Breast Cancer - Episode 13
Hope Rugo, MD, FASCO: The next case we’re going to talk about is a patient with metastatic triple-negative breast cancer. I think this is really the biggest challenge we all deal with in our treatment of patients with breast cancer because it’s so difficult to treat. And if we don’t see good responses, our options are limited. We’ll talk about some of the areas, based on this case, where we’re making improvements and where we’re going from here. I’m interested in everybody’s approaches.
This patient is a postmenopausal 53-year-old woman who had breast cancer 2.5 years ago. She’s a very active woman. She has 2 teenagers. When she presented, she had a 2.8-cm tumor in the left breast and left axillary node involvement. She had an ultrasound-guided core biopsy that showed a grade 3 invasive ductal cancer that was triple negative, and a fine-needle aspiration of the axillary lymph node showed invasive disease. She had testing per guidelines for BRCA1 and BRCA2 and for multiple other genes, and that was all negative.
She underwent mastectomy followed by immediate reconstruction at another institution and had 2 out of 20 nodes positive as well as a T2 primary lesion. At our institution we would have treated her with neoadjuvant therapy. However, she was treated in another setting.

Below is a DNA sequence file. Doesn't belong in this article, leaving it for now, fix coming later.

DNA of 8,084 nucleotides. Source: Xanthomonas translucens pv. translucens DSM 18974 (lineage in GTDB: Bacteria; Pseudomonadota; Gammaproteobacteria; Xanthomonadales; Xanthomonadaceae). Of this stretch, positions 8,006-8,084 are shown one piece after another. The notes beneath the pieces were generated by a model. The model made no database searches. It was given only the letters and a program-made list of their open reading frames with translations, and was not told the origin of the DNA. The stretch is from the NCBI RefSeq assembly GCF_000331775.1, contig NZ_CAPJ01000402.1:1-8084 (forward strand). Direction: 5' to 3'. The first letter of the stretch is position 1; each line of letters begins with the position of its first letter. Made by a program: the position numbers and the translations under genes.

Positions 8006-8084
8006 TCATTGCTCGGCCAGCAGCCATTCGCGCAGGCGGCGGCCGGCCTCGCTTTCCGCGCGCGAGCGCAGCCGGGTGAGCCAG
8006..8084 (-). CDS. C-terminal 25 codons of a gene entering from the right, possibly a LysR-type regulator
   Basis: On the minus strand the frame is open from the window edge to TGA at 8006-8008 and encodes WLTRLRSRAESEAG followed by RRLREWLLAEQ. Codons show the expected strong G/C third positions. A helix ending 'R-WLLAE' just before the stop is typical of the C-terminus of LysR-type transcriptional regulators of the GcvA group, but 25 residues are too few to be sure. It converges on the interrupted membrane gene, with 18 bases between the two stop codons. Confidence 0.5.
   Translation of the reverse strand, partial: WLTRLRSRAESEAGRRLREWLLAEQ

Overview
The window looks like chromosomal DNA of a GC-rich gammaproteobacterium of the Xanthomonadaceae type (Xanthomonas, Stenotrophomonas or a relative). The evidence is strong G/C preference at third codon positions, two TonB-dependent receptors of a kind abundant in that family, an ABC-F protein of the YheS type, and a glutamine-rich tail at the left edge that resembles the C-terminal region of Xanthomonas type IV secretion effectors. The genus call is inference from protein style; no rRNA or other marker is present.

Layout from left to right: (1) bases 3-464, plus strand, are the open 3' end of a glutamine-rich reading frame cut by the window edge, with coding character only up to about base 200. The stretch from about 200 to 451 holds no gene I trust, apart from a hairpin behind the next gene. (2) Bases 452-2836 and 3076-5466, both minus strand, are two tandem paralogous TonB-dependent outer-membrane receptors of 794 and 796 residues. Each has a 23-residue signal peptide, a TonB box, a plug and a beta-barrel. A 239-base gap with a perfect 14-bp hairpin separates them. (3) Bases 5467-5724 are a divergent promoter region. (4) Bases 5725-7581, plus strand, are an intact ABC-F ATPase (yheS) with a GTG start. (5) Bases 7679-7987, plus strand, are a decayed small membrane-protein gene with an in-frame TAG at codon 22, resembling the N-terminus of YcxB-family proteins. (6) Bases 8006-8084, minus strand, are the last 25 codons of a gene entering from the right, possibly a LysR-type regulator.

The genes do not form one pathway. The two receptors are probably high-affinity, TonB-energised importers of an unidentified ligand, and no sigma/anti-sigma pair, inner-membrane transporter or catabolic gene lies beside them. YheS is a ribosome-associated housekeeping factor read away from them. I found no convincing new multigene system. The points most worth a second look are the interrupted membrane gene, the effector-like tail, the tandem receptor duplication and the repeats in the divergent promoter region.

I think part of what we’re discussing today is the importance of neoadjuvant therapy in HER2-positive and triple-negative disease, in terms of trying to impact outcome. After surgery, she received the standard AC-T [doxorubicin and cyclophosphamide, followed by paclitaxel] regimen—weekly paclitaxel and dose-dense AC.
She had a lot of toxicity with diarrhea and nausea and vomiting, but she got through her chemotherapy and had postmastectomy radiation because of the size of the tumor and the positive nodes. A year and a half later, she presented with a worsening cough and abdominal pain. A CT scan revealed 3 lesions in her left lung and several liver lesions. The results of a biopsy confirmed metastatic triple-negative breast cancer.
She had PD-L1 testing ordered on the biopsy, which showed, based on the VENTANA PD-L1 (SP142) Assay, that her immune cells were positive in the tumor bed for PD-L1.
Transcript edited for clarity.